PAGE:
The music is heavier than Main Hoon Na which was very young and rock roll, this one Farah thinks is more filmi in terms of orchestration, its more earthy, with its live drums and a lot of Indian instruments. She had initially got in A.R. Rahman and they did make some music together before the track hit a bottleneck. Rahman wanted a share of the music rights pie along with the producer and this didn't go down very well with Farah and Shah Rukh Khan. The baton was thus passed on to Vishal-Shekhar. Gut feeling is what Farah went by while listening to her music directors. She admits to not being trained in music which is why the gut becomes so critical. “I always feel my first reaction is the right one; for music especially, either I like it or I don't. I don't take three days to like a song; I need to like it in 3 seconds. Either I get goose bumps in the beginning or I say don't waste my time give it to some other director,” laughs Farah. …….. (Page 125)She thinks that for the music composer duo, this proposition got them to do a very different kind of music, “They have never done such commercial earthy music in such a big scale. Jhankar beats had good melodies in it but it was small. This one they have expanded their horizon, they wanted to go to Prague to do a song, we said go. They wanted Pyarelal to arrange it for them, I said go get him. We weren't paying them much, so we said go and spend the money on the damn music,” laughs Farah…….. (Page 125)
The premiere song- Ajab si
Javed Akhtar takes a flight to the U.S and vanishes. Farah is desperate; she needs a song so Vishal takes over the pen and does a great job of it. The brief was to put in words the emotion of a fan, what he would feel if he would come face to face with his idol. The song wafts over the screen when Om sees Shanti for the first time, the movie premiere event.
It's the first song on the album with a very pure vocal melody, very very spare, very simple orchestration. It's based around an acoustic guitar, a tabla, just one really tight drum loop. The way its shot it's almost thought rather than sung. “It's new for us to do that because we are used to making a lot of noise,” grins Vishal. …….. (Page 126)
The Condom man number-Dhoom Tana
The Condom Man number-Dhoom Tana. This is a major number. Huge. Colossal. Lyrics are completely 70's. The music, the dance and even the song sequences are from 70's movies. The idea is to show the various successes of Shantipriya, for in the story she is the top heroine of that age. Vishal Shehkar were reeling; the song has about 85 drummers- Dholak, Tablas, Dhol, and Bongos, Congas-the works, 45 string sections, 32 piece chorus, close to 180 musicians; this was quite a task-a colossal song which defined the 70's. “We didn't know how to manage so many musicians, if you give us 200 musicians, it would be chaos. We do all music in layers, 12 at a time, 5 at a time.” Beating their heads in percussion, they think how Laxmikant Pyarelal would have done something like this. A beat later they realize Pyare saab is still around.
They go to him nervously; it was like asking Picasso to teach you how to paint. The legend agrees; he likes the song! He would need three to four days of rehearsal and three to four days recording time. The kids are asked to come to the house the next day for the rehearsal. They are taken aback. Generation gap! Did rehearsals used to happen? The next day at Pyarelalji's house they find 50 people in the hall with Dhols, Tablas, Sitar, Guitar rehearsing the song from beginning to end, with Pyare Saab on the piano. It blew their mind. “We thought we would go to a recording process next but no, we went to the recording studio and did a whole day's rehearsal. It was like going back to the 70's and recording a song, it was a full learning process…….. (Page 128)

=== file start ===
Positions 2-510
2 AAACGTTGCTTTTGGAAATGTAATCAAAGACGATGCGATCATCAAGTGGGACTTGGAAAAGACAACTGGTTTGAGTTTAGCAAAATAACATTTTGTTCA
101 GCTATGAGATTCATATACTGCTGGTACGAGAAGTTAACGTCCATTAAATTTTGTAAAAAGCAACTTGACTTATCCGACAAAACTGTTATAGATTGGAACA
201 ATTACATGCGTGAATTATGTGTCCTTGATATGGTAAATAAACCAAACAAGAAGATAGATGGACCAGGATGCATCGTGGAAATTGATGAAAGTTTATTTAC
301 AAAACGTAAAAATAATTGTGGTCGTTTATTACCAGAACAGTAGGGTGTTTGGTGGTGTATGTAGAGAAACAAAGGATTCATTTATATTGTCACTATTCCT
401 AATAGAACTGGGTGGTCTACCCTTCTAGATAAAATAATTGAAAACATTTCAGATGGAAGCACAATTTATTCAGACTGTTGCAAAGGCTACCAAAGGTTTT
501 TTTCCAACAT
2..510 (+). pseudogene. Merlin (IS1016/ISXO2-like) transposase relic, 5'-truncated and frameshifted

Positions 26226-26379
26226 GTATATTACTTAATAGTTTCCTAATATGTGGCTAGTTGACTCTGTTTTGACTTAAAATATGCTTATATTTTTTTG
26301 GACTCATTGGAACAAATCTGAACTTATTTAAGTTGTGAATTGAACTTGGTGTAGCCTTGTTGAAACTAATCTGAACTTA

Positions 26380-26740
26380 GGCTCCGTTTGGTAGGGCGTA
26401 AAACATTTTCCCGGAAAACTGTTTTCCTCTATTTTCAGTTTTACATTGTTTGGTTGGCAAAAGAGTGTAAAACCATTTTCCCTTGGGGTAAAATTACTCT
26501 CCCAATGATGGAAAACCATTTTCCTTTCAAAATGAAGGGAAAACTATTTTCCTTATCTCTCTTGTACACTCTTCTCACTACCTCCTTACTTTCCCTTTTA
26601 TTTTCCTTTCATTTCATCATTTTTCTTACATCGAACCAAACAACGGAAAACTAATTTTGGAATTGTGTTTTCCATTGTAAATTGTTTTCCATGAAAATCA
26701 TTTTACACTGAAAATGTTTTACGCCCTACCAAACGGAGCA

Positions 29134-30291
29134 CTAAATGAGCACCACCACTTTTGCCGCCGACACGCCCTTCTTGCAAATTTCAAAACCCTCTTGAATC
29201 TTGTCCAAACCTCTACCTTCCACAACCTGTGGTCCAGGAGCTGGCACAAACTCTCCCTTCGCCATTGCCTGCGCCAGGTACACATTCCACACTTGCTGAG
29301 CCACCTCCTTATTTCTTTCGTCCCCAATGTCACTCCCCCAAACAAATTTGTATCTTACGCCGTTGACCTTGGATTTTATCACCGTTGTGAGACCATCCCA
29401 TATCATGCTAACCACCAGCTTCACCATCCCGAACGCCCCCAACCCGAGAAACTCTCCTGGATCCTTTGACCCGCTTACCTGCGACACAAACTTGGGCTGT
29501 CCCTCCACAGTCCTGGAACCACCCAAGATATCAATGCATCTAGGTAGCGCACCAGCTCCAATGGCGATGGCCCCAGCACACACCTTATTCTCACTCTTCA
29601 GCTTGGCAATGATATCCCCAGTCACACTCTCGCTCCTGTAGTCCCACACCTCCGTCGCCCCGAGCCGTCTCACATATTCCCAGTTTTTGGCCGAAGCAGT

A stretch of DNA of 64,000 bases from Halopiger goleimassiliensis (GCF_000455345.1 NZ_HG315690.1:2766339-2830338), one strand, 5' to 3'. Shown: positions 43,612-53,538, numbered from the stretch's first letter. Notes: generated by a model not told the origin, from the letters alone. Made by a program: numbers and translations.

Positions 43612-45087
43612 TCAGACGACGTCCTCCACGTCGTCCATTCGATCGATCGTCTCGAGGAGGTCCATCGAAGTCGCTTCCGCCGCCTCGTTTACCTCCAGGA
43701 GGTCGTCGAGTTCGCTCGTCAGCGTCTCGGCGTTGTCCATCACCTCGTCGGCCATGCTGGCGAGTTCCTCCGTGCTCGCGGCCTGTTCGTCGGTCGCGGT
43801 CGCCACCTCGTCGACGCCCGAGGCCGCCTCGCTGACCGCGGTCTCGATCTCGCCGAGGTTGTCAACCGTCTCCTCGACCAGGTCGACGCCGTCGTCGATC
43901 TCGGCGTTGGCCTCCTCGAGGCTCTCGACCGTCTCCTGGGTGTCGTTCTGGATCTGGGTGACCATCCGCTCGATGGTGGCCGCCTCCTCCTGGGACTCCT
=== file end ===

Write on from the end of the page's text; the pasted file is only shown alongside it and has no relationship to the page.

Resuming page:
Pyarelalji is however upset that he wasn't called for the mixing. “I leave a lot to the end and change and add new things in mixing. They also forgot my name on the album cover but at the end of the day it doesn't matter for when people hear the song they'll know its Laxmikant Pyarelal, kyonki beta jab biriyani pakate ho to ghosh dalna nahi bhulte,” he laughs. He was though quite touched by the fact that Shah Rukh had come personally to thank him for the song and Vishal Shekhar had also apologized for the same… (Page 129)
Dard E Disco - The six pack ab item number
Farah knew exactly what she wanted - a really inane item song. She already has the title in mind. Years ago, Gulshan Kumar of T-series, in a monologue on what sells in music, had told her that in India, only two types of songs do well-dard bhare gane and Disco. Farah adds her own genius to it. Why not a dard bhara disco song? And so the genesis of Dard E Disco. With a Main Hoon Na experience, Javed Akhtar must have got used to Farah's whimsy. So he must not have been too badly shaken when told, that listen, it's a terribly inane song but you have to write it very seriously. Like Gulzar Saab. Think Gulzar and write. And nobody should really understand what is happening and it should sound nice. Use spoofy rhymes like rhyme disco not with jisko but say San Francisco. Akhtar comes through and the number is exactly as its title, really corny. With lyrics under the belt, it was time to wake up Vishal Shekhar who snap it up. They love the lyrics……. (Page 134)
To top off the zaniness, Farah thinks of Shah Rukh to be the item boy. He is a superstar of the 21st century and these are the times when every superstar is removing his shirt with a physique to die for. This was a must do for the character played by Shah Rukh Khan, is how she justifies it though. She doesn't want an item girl, didn't want a run of the mill dance number, Shakira couldn't make it, so Shah Rukh is in. The man agrees but he refuses to take off his shirt till he gets the six pack ab look. Now every week Farah strips Shah Rukh to does an ab check…… (Page 135)